In addition to these burlesques, Farren also appeared in other comedies such as in The Hypocrite, William Congreve's Love for Love, Vanbrugh's Relapse, The Grasshopper (1877, an adaptation of Henri Meilhac and Ludovic Halévy's La Cigale), and a number of farces. James McNeill Whistler saw The Grasshopper and was charmed by Farren as the 'grasshopper', a girl who escapes from a circus troupe. In January 1878, Whistler made drawings of her in performance.[17] On 3 May 1886, the Gaiety Theatre was host to a benefit concert for its music director, composer Meyer Lutz, including a scene from his burlesque Little Jack Sheppard, in which Farren performed.[18] The same year, Farren helped George Edwards obtain the lease to the Gaiety and became co-producer of the Gaiety company's shows.

Last years and death

Fred Leslie and Nellie Farren in Little Jack Sheppard

Returning from Australia in 1891, Farren suffered an attack of rheumatic fever which aggravated her spinal disease. She had to withdraw from the London production of Cinder Ellen up too late. This progressively crippled her, and Farren was mostly retired from the stage by 1892, by which time she had become too crippled to work.[19] In 1895, Farren managed her own company at the Opera Comique but had little success.[20] One piece that was well reviewed was A Model Trilby; or, A Day or Two After Du Maurier, by Charles H. E. Brookfield and William Yardley, with music by Meyer Lutz. The piece was a burlesque of the Haymarket Theatre's hit adaptation of George Du Maurier's popular novel, Trilby.[21]

George Edwardes organized a gala benefit for her at the Theatre Royal, Drury Lane on 17 March 1898. The star-studded event, attended by a standing-room only crowd of 3,000 people (including her long-time fan, the Prince of Wales), lasted six hours.[22] It included a performance of Trial by Jury in which W. S. Gilbert played the Associate, the barristers were all playwrights, the jury were principal comedians, and the chorus girls were real chorus girls from the Gaiety mixed in with leading ladies. Principals included Barrington, Pounds, Lytton, Passmore, and Perry. Also given was the premiere of a J. M. Barrie playlet, "A Platonic Friendship". Kate Vaughan danced, after an absence from the stage of twelve years. Henry Irving recited The Dream of Eugene Aram, Ellen Terry played Ophelia, Chevalier sang Mrs. Hawkins, Dan Leno gave Hamlet, Marie Tempest sang "The Jewel of Asia", and Hayden Coffin sang "Tommy Atkins."[22] In a pantomime, Ellaline Terriss played the Fairy Queen, Letty Lind played Columbine, Arthur Roberts was a policeman, and Edmund Payne was the clown. Marie Lloyd and several music hall stars danced, Coffin appeared again, and Farren herself was discovered on stage with Charles Wyndham. Marie Bancroft, Lydia Thompson, Kate Santley, Herbert Beerbohm Tree, John Hare, Clara Butt, and many other famous actors performed, as did the choruses of The Geisha, The Circus Girl and other popular shows.[22][23][24] Barely able to walk with the aid of crutches, Farren said a few words and made a joke. The benefit raised an estimated ₤7,000 for her retirement.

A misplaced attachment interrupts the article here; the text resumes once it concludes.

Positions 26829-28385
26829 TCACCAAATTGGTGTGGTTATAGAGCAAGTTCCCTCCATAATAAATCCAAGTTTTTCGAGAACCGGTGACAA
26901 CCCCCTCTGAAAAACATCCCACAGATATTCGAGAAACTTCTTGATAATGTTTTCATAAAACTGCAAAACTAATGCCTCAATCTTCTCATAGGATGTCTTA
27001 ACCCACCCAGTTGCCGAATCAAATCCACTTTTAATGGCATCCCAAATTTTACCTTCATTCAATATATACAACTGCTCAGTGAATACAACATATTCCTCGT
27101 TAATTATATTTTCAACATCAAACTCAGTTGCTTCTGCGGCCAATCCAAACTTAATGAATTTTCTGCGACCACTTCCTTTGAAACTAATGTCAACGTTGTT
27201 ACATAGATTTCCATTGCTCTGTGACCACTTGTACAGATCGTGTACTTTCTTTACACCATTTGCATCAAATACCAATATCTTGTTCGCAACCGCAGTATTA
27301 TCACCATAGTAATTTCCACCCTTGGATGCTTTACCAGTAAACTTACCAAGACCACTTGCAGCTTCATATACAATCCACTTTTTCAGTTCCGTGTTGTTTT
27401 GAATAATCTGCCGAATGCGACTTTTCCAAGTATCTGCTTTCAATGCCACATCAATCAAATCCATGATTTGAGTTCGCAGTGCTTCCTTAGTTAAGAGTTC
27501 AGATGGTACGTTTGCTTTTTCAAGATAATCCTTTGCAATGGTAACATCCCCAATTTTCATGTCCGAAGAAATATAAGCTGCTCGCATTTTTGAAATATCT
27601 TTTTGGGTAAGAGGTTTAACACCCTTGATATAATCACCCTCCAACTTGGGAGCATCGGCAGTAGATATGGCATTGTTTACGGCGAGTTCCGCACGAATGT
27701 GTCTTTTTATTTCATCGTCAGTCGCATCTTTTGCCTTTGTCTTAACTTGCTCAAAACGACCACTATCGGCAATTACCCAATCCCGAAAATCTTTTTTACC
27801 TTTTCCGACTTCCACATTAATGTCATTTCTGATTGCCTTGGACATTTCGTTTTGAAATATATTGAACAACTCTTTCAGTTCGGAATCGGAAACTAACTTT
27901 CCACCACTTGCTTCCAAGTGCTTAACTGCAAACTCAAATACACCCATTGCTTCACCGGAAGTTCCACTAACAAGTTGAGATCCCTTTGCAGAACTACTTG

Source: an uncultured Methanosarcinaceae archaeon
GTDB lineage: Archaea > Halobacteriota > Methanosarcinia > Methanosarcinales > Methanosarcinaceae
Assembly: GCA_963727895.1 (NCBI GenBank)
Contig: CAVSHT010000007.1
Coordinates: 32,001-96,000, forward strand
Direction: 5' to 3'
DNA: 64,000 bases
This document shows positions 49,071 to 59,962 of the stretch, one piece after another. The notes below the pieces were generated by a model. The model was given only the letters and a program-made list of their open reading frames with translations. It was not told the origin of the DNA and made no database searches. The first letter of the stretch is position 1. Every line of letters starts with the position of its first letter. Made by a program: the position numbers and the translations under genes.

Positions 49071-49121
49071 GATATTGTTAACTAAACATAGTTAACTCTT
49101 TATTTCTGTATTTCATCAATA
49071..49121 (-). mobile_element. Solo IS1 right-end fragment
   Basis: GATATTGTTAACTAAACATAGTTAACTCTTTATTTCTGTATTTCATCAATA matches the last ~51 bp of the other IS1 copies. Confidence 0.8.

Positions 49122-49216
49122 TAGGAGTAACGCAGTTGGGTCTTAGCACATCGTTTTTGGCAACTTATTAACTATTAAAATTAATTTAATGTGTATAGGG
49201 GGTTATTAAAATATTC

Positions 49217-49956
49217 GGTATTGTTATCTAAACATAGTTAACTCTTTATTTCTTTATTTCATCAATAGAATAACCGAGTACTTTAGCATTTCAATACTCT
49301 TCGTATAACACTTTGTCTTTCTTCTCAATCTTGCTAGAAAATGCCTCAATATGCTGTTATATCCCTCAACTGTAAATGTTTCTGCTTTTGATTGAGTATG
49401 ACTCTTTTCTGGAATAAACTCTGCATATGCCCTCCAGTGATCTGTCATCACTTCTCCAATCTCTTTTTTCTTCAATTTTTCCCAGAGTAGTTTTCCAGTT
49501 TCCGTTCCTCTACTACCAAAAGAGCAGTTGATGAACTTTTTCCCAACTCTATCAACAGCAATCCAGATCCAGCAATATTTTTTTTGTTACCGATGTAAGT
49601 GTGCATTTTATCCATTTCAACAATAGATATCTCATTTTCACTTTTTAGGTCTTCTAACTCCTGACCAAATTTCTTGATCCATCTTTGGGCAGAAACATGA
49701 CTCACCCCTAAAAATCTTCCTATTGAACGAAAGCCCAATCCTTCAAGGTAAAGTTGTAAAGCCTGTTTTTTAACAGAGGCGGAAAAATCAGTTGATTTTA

painting by Walford Graham Robertson, 1902
Photo and signatures of Farren, Terry and Gaiety friends
as Ruy Blas

Farren's retirement, coupled with Fred Leslie's death, brought to an end the type of Gaiety burlesque associated with them, at the same time that Edwardian musical comedy was taking over London theatre. Farren's last public appearance was at a "Nellie Farren Night" at the Gaiety Theatre on 8 April 1903. A performance of The Toreador was followed by The Linkman, a revue of old Gaiety hits in which she had performed, written by, and featuring, George Grossmith Jr. At the end of the evening, Farren gave a speech from the stage.

Farren died in London a year later, aged 56. In 1908, a racehorse was named after her.[25]


  1. ^ Hollingshead, John. Gaiety Chronicles (1898) A. Constable & Co., London
  2. ^ Article about the Gaiety tour of Australia
  3. ^ Short biography of Farren
  4. ^ a b Reid, Erskine and Herbert Compton. The Dramatic Peerage (1892) Raithby, Lawrence & Co. Ltd., London, pp. 80–81
  5. ^ a b c d Information from Footlight Notes website
  6. ^ Hollingshead, p. 448
  7. ^ Digital Guide to Gilbert & Sullivan
  8. ^ Stewart, Maurice. 'The spark that lit the bonfire', in Gilbert and Sullivan News (London) Spring 2003.
  9. ^ Information about the Columbus burlesque
  10. ^ Hamilton, Frederick Spencer, The Days Before Yesterday (2005)
  11. ^ Hollingshead, John. Good Old Gaiety (1903) London, p. 14
  12. ^ Information and images regarding Handsome Hernani, or The Fatal Penny-Whistle
  13. ^ NY Times article that includes a brief review of Ariel
  14. ^ Information about Ariel, 1883
  15. ^ Plarr, Victor G. Men and Women of the Time (1898) G. Routledge, London
  16. ^ NY Times article that describes the U.S. performances
  17. ^ Information about Farren, Whistler and Hollingshead
  18. ^ Information about several Farren performances
  19. ^ Some information about Farren
  20. ^ Footlight Notes 14 June 2003
  21. ^ The Times, 18 November 1895, p. 3
  22. ^ a b c Account of the benefit by an audience member
  23. ^ "Notabilities to Take Part in the Nellie Farren Benefit - Sale of Seats Nets $25,000.". The New York Times. 27 February 1898. Retrieved 2008-08-06. 
  24. ^ Information from the Simon Moss website
  25. ^ Nellie Farren, Standardbred racehorse

External links


  • Hilton, George W. Nellie Farren (1997) Sir Arthur Sullivan Society
  • Hollingshead, John. Good Old Gaiety: An Historiette & Remembrance (1903) London:Gaity Theatre Co.